Good words

“Now may the God of peace himself sanctify you completely, and may your whole spirit and soul and body be kept blameless at the coming of our Lord Jesus Christ.” — 1 Thessalonians 5:23

One of the things that pastors often say at the end of a worship service is a benediction — literally “well-speaking,” or good words spoken.

The scripture above is from Paul’s conclusion of his first letter to the Christians at Thessalonica. The letter is thought to have been written in 50 A.D. His benediction was a way of conferring a blessing upon that congregation while he was away on his continuing missionary journeys.

Giving a blessing to another was no lighthearted thing in the ancient world. In those days, your word had weight and meaning, plus, it could invoke a legal or promissory obligation — “your word is your bond” may be a phrase you have heard before.

It means that whatever you say can be trusted and will take place as you have stated.

People could rely on your words to have a future, if not immediate, consequence for the person hearing what you said. Now, Paul gave strict instructions that his letter to the Thessalonian church be read to all the members of that congregation. So his intent was that they all would be blessed though his benediction by his invoking God’s good works in and through them.

Blessing a person was taken seriously to such an extent that a person’s future could hinge upon it.

Take, for instance, the blessing Isaac gave to his son Jacob, thinking he was Esau the first-born twin. Once the blessing was given, it was a done deal, not to be taken back or amended in any way. That was a crushing blow to Esau when he came in after the blessing had been spoken upon his brother. He begged his father and asked if he had only one blessing to give — wasn’t there another blessing he might receive?

Then, what Isaac said to Esau was not so much a blessing but a prediction for his future. Isaac said that Esau and his descendants would serve Jacob throughout his lifetime and beyond. You see, Esau allowed Jacob to cheat him twice. This was a judgment upon his gullible rashness and it became his downfall. Even though Jacob was a scheming liar, his cunning got him his brother’s birthright and their father’s blessing.

Yet, the intent of a benediction is not for it to be a commodity that can be bartered or sold.

It is the intent to bestow well-being on someone else. In our church’s liturgy, we often sing what is called the Kyrie (pronounced “Kear-ee-ay”), which is a Greek word meaning “Lord.” It is part of a phrase: “Kyrie eleison” (“Kear-ee-ay, ee-lay-ee-sohn,” meaning “Lord, have mercy”). It is a worshipful way to ask for the Lord’s benediction or blessing.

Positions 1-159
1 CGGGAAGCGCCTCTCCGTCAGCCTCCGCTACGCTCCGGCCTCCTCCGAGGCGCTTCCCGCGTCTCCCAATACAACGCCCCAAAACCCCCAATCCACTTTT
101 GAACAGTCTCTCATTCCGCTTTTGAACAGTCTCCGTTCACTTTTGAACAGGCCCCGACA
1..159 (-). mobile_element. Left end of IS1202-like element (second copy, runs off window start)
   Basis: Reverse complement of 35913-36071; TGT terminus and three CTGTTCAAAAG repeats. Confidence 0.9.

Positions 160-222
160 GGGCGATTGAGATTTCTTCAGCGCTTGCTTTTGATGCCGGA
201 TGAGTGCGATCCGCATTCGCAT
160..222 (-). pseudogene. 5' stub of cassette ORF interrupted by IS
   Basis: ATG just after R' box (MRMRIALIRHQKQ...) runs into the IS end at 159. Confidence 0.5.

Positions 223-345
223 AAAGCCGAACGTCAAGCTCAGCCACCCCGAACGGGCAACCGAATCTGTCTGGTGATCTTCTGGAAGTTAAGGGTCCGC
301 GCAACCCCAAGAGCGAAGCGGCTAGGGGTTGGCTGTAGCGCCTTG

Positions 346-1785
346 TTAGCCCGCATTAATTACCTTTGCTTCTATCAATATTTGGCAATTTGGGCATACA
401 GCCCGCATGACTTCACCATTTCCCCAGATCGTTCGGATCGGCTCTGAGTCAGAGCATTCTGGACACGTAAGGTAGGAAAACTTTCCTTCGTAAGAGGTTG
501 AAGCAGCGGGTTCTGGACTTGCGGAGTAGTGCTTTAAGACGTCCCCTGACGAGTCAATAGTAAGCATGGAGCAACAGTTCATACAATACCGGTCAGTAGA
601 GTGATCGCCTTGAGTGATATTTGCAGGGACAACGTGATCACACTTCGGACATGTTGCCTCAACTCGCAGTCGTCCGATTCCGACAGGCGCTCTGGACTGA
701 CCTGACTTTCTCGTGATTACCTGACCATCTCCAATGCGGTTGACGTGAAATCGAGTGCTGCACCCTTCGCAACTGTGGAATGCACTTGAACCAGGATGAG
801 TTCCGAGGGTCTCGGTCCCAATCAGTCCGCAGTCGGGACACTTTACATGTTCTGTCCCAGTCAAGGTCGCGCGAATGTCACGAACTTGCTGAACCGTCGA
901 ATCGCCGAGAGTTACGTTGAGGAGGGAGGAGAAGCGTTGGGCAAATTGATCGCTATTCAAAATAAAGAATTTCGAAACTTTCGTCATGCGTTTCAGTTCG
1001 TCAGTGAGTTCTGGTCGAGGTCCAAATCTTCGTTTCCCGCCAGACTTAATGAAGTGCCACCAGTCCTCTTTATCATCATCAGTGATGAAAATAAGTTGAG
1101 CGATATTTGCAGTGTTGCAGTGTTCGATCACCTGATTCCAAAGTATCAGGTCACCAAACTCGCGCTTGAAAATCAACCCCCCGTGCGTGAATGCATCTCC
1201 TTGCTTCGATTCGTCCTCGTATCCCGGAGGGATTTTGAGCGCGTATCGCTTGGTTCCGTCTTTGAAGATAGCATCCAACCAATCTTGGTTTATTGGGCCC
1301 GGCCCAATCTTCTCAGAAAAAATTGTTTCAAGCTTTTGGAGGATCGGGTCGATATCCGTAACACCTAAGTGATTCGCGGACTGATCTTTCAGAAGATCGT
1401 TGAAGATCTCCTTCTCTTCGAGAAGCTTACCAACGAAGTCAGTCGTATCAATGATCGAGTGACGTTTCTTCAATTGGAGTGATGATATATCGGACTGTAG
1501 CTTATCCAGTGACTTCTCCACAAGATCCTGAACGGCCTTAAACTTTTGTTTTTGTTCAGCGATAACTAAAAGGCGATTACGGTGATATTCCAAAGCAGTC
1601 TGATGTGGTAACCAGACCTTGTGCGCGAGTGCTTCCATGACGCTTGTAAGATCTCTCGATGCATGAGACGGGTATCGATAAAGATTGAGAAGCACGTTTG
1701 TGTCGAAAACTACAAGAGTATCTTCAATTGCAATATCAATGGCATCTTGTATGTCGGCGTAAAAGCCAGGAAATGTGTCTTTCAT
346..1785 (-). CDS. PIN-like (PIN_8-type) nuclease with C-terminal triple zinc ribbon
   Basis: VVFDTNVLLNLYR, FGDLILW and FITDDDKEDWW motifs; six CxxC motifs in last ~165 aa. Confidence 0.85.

One of the petitions we sing is: “For the peace of the whole world, for the well-being of the Church of God, and for the unity of all, let us pray to the Lord.” We are asking for God’s words of blessing upon we who are his Church, upon his world, and for unity in performing his purposes to bring God the glory he is due.

The benediction is a tool for turning our mindset into being like that of God’s. To have the mind of Christ in our words and deeds is certainly a mighty blessing, indeed!

Our world today is in need of a mighty benediction.

The well-being of the world God created and of his Church is at stake.

When I say Church, I use the term in the most universal way that is possible. In the Lord’s Kingdom, there are no denominations or non-denominations. There are no proper liturgical or non-liturgical practices. There are no points of theology or of worship practices to be debated. The Church of Christ Jesus, who is Lord of the Church in Heaven and on Earth, transcends those human distinctions.

The Church Triumphant will be the myriad who will appear before him at the end of this age (Revelation 7:9). When Jesus appears on the day of his return, we will confirm that God has and will continue to bestow a mighty benediction on us forever.

That is the confidence of being a Jesus follower. It is the confirmation of our faith. It is the hope of salvation and eternal life that we have been promised, where every fear and every tear will be wiped away.

That is a glorious promise and one that I know the Lord will keep, because God has always kept his promises!

So, not only do we receive blessings from God, but we are commanded to be a blessing to others. That includes giving our blessings for the sake of others.

Our world is in the throws of a critical time. The virus that has brought our world to a halt has stopped us long enough that we have an opportunity to hear what blessings God has for us in the midst of this pandemic. We must be still long enough to hear and receive his blessing. Then use it as fuel to pass the blessing along to everyone who will receive it.

Now, I will leave with you who read this my benediction, a paraphrase of the blessing that began this article: “May the God of peace make you completely his, and keep your whole being, spirit, soul and body, free from all fault at the coming of our Lord Jesus Christ. Amen.”

The Rev. Randall (Randy) Conley is the pastor of Hope Lutheran Church in Hubbard Lake. He is married to his wife of 21 years, Robbie. He has written articles on faith and theology for several publications in his denomination. He enjoys preaching, teaching and gardening at home.


Today's breaking news and more in your inbox

I'm interested in (please check all that apply)

Starting at $4.75/week.

Subscribe Today